“Nurturing chaos and taming joy”
It is meant to be tongue-in-cheek but it’s a pretty accurate way for me to describe what it is like raising five children.
Each have their own agenda; five beautifully vibrant souls in their own orbits, at times coalescing then separating, zigging and zagging.
It is at times a chaotic and joyful life punctuated with periods of peace and contentment.
I spend a lot of time keeping everyone from destroying the house or each other. Most times, I am taming joy. When someone decides to jump across furniture like a leap frog, start a game of chase in the house, or climb the banister like Spiderman, I must step in for safety. “You may do parkour outside but you may not do parkour in the living room.”
I repeat myself, a lot. Small victories add up. I just have to have faith some of it sticks. I figure as long as I am consistent 80% of the time that other 20% just means I am human.
A game of tag in the backyard is going well with no yelling or bickering. I peek in on a board or card game underway and everyone is content and harmonious, which is heartening, even if it only lasts for 10 minutes before someone is yelling.
Without my prompting or suggesting, everyone is quietly reading or looking at books; I fall over dead. No, actually I race away to actually get something done for myself. I do as much as one can do with a toddler in tow. Small victories.
I am the manager of chaos. There is order in chaos.
It may not be readily apparent but it is there all the same. This is especially true in human interactions. We are social creatures and our nature requires that we interact with others. We move in and out of various states of order and disorder, converging and diverging. For most of us, family is the first social group in which we learn to differentiate ourselves from one another while simultaneously embracing our “oneness” or solidarity. It is about our attachment to one another. Family should be our safe base. Home should be our soft place to land.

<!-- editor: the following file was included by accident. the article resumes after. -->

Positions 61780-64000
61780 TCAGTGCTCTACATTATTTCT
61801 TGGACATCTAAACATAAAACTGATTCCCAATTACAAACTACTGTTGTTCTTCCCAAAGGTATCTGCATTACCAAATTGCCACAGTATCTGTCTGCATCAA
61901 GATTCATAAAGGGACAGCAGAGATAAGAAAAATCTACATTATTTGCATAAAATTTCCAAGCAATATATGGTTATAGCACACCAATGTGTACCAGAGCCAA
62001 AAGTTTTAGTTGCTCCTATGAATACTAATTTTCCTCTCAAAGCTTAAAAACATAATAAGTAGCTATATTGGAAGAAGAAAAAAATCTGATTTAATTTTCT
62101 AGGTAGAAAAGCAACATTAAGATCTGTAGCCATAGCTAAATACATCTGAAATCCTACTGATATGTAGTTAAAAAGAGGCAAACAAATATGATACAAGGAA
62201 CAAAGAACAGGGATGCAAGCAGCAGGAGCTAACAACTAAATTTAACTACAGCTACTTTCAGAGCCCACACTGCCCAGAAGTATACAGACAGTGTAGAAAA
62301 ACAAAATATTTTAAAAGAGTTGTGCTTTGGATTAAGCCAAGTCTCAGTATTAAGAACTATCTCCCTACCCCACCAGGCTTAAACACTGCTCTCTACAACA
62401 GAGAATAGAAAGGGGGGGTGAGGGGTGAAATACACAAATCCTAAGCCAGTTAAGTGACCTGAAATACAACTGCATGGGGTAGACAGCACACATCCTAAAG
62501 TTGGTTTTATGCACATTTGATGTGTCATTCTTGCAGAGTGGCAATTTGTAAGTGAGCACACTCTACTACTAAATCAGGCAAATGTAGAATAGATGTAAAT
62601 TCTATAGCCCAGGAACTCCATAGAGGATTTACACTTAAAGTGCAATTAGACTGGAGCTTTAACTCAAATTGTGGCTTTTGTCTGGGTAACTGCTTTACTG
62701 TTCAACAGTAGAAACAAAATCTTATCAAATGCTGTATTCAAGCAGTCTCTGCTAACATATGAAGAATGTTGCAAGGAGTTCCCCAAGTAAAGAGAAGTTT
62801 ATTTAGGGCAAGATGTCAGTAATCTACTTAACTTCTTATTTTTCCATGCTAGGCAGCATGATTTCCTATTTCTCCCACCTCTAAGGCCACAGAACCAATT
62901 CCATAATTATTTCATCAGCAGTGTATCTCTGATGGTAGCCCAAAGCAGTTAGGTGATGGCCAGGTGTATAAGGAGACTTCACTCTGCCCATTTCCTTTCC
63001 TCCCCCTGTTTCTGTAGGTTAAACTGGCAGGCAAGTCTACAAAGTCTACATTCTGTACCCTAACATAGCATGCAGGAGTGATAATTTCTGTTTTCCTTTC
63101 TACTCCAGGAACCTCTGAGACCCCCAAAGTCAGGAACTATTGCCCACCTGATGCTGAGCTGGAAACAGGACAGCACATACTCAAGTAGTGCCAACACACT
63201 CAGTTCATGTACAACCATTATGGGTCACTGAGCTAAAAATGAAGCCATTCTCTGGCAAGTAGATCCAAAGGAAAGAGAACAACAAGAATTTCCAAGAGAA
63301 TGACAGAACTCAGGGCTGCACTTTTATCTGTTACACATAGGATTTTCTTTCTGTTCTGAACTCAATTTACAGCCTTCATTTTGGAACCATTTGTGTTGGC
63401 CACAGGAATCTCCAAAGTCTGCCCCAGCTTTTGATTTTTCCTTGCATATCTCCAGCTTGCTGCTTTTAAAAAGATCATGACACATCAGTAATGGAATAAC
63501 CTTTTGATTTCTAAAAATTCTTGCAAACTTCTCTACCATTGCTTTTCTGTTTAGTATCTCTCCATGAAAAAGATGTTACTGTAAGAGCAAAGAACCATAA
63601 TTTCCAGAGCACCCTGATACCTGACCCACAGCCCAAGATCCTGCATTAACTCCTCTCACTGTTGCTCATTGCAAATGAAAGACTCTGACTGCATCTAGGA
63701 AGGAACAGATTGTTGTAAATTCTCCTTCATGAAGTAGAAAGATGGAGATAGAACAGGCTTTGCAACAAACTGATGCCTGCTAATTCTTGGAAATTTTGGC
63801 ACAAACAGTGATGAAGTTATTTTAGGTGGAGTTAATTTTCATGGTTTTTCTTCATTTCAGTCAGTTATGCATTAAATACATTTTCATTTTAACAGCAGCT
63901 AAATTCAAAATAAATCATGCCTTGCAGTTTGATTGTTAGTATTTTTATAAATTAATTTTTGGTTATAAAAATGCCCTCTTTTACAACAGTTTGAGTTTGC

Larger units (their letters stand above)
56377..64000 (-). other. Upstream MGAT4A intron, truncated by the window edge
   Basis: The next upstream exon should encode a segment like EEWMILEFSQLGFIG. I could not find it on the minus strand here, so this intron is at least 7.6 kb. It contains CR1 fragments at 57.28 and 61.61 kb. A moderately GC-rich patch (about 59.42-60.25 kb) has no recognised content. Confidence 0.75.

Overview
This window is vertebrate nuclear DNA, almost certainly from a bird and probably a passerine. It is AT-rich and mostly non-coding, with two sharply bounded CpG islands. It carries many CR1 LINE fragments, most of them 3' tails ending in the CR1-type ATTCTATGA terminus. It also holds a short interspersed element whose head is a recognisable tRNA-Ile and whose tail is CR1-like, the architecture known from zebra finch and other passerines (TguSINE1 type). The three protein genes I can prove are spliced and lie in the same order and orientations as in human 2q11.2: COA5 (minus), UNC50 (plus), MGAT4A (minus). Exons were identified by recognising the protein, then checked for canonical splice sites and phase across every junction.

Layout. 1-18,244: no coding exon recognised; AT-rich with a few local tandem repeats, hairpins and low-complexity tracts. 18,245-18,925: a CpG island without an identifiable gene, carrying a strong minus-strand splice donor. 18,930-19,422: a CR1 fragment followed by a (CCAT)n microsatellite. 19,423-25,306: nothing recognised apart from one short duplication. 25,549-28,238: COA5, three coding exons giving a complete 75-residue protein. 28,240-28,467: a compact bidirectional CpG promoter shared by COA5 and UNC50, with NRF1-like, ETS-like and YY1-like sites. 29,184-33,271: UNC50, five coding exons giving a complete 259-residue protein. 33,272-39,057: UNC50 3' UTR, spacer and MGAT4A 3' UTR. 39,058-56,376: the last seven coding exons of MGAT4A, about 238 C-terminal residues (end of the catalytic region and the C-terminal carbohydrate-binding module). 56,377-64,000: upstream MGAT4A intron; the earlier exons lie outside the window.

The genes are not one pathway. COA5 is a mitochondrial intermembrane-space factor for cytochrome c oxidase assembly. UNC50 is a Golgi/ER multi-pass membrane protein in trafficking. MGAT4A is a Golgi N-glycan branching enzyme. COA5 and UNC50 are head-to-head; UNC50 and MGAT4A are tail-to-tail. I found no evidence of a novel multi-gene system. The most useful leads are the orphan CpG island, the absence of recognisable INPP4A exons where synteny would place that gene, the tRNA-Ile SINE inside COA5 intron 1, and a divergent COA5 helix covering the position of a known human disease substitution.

We attach and we individuate.
This is a sometimes messy but always necessary process.
I must nurture this process while providing structure and boundaries. I often remind my older kids Mom is a person too. Everyone needs their own time and space to nurture themselves, for self care. This looks different for each family and this is because we are not raising clones but individuals with their own distinct views, drives, and desires of the world. Our world.
Where do you end and I begin?
As a mother I am acutely aware of the eternal enormity of my role.
We set the tone of the home. As humans, as mothers, fathers, sisters or brothers; we each influence one another in our own way. There exists a “sensitive dependence on initial conditions.” Some conditions we have control over and others we most certainly do not. Our children come to us with many default features.
Mothers nurture nature. We are all nurturing nature.
Each day I am reminded of my strengths, limitations, and humanity. Doing human is hard and growing them is even harder. I often tell my kids it’s the hardest job you’ll ever love. I am doing my very best and sometimes that has to be good enough.